Three Years After Jan. 6: A Nation Divided in Denial, Wrestling With Accountability
Tomorrow is Jan. 6, the three-year mark from the televised Capitol riot toward ending the counting of the presidential vote — that we all watched.
Yet, we’re still arguing that the violence and harshness of the day even happened, not to mention reaching a consensus on accountability. It represents what we should all recognize as the culmination of a scheme to stop the vote based on unsubstantiated claims of widespread voter fraud.
A handful of people died that day, mostly Capitol police officers. Scores were injured amid the Capitol break-in and fighting with Donald Trump-festooned followers — uniformed white supremacist militia members and those carrying Confederate flags and zip tie restrainers into the House and Senate chambers in search of lawmakers to capture.
And still, three years and 1,000 prosecutions later, Republicans are more sympathetic to those who stormed the U.S. Capitol and more likely to absolve Trump of responsibility for the attack than they were in 2021, according to a Washington Post-University of Maryland poll. In follow-up interviews, some respondents said their views have changed because they believe the riot was instigated by law enforcement to suppress political dissent — a baseless conspiracy theory promoted in right-wing media and by Trump.
Some 55% of those polled believe the storming of the Capitol was “an attack on democracy that should never be forgotten,” with majorities of Democrats and Independents holding this view. But most Republicans and Trump voters reject this view, and only 14% of those voters think Trump had any role at all.
A sizeable segment of the country has given up on whether there was a riot, labeled insurrection or not. How can we agree on anything to do about Jan. 6 if there is a refusal to recognize that it happened? Why is it so hard to say what was, without regard to what should happen?
We’ve seen mass denial before. We have Holocaust deniers, the Alex Jones crowd who deny school shootings, those even in Congress who are seeking to rewrite that Russia invaded Ukraine. Republican presidential candidate Nikki Haley is in trouble for failing to connect slavery as a main cause for the Civil War.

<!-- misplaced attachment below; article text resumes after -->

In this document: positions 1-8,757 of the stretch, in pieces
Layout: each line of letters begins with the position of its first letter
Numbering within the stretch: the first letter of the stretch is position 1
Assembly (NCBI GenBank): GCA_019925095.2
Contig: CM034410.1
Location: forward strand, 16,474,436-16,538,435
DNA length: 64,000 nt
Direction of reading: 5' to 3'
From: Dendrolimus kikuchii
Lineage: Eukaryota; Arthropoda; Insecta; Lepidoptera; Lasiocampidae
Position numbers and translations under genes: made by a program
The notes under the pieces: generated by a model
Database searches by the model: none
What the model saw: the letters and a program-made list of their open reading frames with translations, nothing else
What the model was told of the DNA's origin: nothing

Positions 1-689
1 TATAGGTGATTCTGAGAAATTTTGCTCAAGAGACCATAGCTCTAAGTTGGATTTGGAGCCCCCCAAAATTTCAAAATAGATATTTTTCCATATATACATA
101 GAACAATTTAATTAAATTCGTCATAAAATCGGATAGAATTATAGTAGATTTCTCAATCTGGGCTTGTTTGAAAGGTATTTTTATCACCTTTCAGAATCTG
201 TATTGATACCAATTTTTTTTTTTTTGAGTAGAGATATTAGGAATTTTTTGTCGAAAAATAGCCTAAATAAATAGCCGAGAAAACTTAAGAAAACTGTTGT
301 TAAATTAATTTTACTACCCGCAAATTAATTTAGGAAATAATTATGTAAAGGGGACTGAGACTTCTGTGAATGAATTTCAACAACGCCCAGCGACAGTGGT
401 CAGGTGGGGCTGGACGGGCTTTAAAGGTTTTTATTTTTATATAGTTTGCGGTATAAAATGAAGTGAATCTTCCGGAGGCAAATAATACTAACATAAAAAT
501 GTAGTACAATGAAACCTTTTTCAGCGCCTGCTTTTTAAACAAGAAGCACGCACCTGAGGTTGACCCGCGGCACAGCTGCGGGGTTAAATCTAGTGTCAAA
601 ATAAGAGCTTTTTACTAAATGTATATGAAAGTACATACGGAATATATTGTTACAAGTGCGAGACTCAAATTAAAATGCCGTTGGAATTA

Truth, even historic, documented proof, has become rare wine.
Trump remains so far in front of the Republican presidential field even as he faces multiple criminal charges, including several related to the Jan. 6 attacks, that he remains a credible threat to return to the White House against a Joe Biden. Biden, at just three years older than Trump, is seen as too old to win the election again in 2024 — as if democracy itself isn’t at stake.
As courts and state election officials spar over whether a Constitutional Amendment barring those who engage in or aid and abet insurrection or rebellion applies to Trump, Trump lawyer Christina Bobb stunningly argued to a radio interviewer that Trump and any other former presidents organizing a Capitol attack be allowed on presidential ballots “whether they’re guilty of insurrection or not.”
In his appeal of the Colorado Supreme Court decision that he should not be on the primary ballot in that state, Trump is asking the Supreme Court not only to reverse the qualification ruling, but also a finding of fact from the trial judge that he participated in an insurrection — or that an insurrection attempt even had taken place.
It’s not even a given that the courts will knock down a claim of immunity from any act as president, however potentially criminal — a principle he easily claims as a former president and a would-be president.
It may be that Trump will never be convicted of a criminal charge related to Jan. 6, just as he avoided conviction on an impeachment charge brought after his presidency. But that doesn’t mean he wasn’t using the White House as a coordinator for multiple election plots to undercut the 2020 election results, efforts that culminated in those Capitol riots.
As an anniversary, the three-year date doesn’t mean much. As a measure of our ability or even desire for national, partisan self-delusion, it seems huge.